Zip is a common type of file compression. "Zipping" one or more files creates a compressed archive that takes up less disk space than the uncompressed version. It is useful for backing up files and reducing the size of data transferred over the Internet.
An archive compressed with standard Zip compression has a .ZIP file extension — for example, Archive.zip. To open the file or files in a Zip archive, you must first "unzip" or decompress the archive. Both Windows and macOS include a built-in file decompression utility that can unzip Zip files. Alternatively, you can use a third-party file archiving application, such as WinZip or 7-Zip, to decompress a Zip file.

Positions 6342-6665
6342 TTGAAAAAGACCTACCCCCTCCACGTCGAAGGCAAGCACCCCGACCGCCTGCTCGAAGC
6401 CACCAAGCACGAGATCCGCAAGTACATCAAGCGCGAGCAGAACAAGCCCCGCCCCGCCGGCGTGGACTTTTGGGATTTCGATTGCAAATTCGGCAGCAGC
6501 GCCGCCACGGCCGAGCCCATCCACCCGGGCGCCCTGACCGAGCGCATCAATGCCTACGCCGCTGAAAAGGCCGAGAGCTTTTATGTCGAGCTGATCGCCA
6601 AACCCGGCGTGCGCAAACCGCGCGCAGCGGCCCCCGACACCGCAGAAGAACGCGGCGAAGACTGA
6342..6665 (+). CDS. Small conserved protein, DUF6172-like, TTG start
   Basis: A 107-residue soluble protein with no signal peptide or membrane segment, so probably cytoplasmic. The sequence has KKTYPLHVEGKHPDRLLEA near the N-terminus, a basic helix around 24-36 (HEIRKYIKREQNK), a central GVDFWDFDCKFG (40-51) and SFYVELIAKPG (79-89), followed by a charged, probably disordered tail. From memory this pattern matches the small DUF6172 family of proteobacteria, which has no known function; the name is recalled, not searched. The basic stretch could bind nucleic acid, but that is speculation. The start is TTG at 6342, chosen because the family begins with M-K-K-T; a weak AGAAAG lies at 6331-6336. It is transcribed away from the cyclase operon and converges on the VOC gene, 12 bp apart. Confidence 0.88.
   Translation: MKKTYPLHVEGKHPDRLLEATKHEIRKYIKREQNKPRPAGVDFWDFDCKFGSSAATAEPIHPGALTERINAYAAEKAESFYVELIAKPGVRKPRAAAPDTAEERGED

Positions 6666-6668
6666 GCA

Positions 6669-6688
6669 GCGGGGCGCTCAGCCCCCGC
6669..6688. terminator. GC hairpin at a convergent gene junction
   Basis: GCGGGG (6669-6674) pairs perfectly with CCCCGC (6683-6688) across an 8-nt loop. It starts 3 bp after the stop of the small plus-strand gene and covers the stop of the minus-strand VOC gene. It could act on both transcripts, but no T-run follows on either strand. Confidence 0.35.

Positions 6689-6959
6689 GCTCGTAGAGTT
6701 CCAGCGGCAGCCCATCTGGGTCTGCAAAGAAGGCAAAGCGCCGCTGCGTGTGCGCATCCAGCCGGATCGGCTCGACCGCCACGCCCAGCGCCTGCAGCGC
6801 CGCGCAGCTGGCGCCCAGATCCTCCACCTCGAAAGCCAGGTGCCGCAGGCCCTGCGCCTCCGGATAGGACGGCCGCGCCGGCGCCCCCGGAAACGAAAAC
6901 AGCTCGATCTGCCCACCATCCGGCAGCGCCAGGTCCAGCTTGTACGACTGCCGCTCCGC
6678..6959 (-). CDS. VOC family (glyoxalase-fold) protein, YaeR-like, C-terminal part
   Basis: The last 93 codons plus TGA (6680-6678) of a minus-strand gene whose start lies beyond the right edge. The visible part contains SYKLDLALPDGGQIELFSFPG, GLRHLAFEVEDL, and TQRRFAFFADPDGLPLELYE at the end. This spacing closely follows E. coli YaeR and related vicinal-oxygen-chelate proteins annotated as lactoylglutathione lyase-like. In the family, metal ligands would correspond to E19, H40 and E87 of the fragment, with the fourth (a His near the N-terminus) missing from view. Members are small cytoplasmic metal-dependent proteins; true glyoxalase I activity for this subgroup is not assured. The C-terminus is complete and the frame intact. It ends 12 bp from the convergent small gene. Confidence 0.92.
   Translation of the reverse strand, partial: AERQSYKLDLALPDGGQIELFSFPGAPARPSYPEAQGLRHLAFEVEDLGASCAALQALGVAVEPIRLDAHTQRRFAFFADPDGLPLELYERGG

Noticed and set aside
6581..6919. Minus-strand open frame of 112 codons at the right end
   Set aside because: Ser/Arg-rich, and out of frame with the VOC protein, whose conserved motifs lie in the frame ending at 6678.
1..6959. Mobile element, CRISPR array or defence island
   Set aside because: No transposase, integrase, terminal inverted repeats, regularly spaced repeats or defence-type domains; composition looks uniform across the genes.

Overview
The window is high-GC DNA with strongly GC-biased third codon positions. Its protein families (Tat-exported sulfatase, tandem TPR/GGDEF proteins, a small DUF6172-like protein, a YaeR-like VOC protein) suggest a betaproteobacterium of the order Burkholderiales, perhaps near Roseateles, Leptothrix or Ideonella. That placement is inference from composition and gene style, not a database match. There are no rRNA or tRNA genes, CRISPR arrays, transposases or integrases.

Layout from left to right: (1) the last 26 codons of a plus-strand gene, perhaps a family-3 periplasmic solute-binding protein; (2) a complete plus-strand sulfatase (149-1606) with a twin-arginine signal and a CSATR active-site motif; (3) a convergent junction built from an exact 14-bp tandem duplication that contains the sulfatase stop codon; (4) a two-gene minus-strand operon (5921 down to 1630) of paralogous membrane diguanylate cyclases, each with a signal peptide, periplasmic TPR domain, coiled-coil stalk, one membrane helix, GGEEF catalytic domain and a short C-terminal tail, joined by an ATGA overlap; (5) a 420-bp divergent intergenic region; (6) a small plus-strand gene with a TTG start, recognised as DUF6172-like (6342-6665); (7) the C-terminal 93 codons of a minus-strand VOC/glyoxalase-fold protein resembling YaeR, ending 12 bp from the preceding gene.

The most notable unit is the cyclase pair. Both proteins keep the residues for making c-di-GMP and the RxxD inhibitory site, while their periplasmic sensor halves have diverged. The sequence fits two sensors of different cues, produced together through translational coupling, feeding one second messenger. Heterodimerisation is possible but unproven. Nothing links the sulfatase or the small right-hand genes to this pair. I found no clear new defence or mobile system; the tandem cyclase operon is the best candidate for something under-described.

Zip Compression Ratio
How much a file can be compressed depends on the original data. For example, a plain text file can be compressed much more than a JPEG image file, since JPEG data is already compressed. Zipping a text file might generate an archive that is only 25% of the original file size, while a zipped JPEG file may still be 95% of its original size.
NOTE: "Zip" also refers to a removable storage device made by Iomega during the 1990s and early 2000s. The original Zip drive supported 100 megabyte removable Zip disks — significantly more than the 1.44 MB floppy disk alternative. Later models supported 250 and 750 MB disks. The popularity of Zip disks faded as hard drive costs declined and the storage capacity of portable flash drives increased.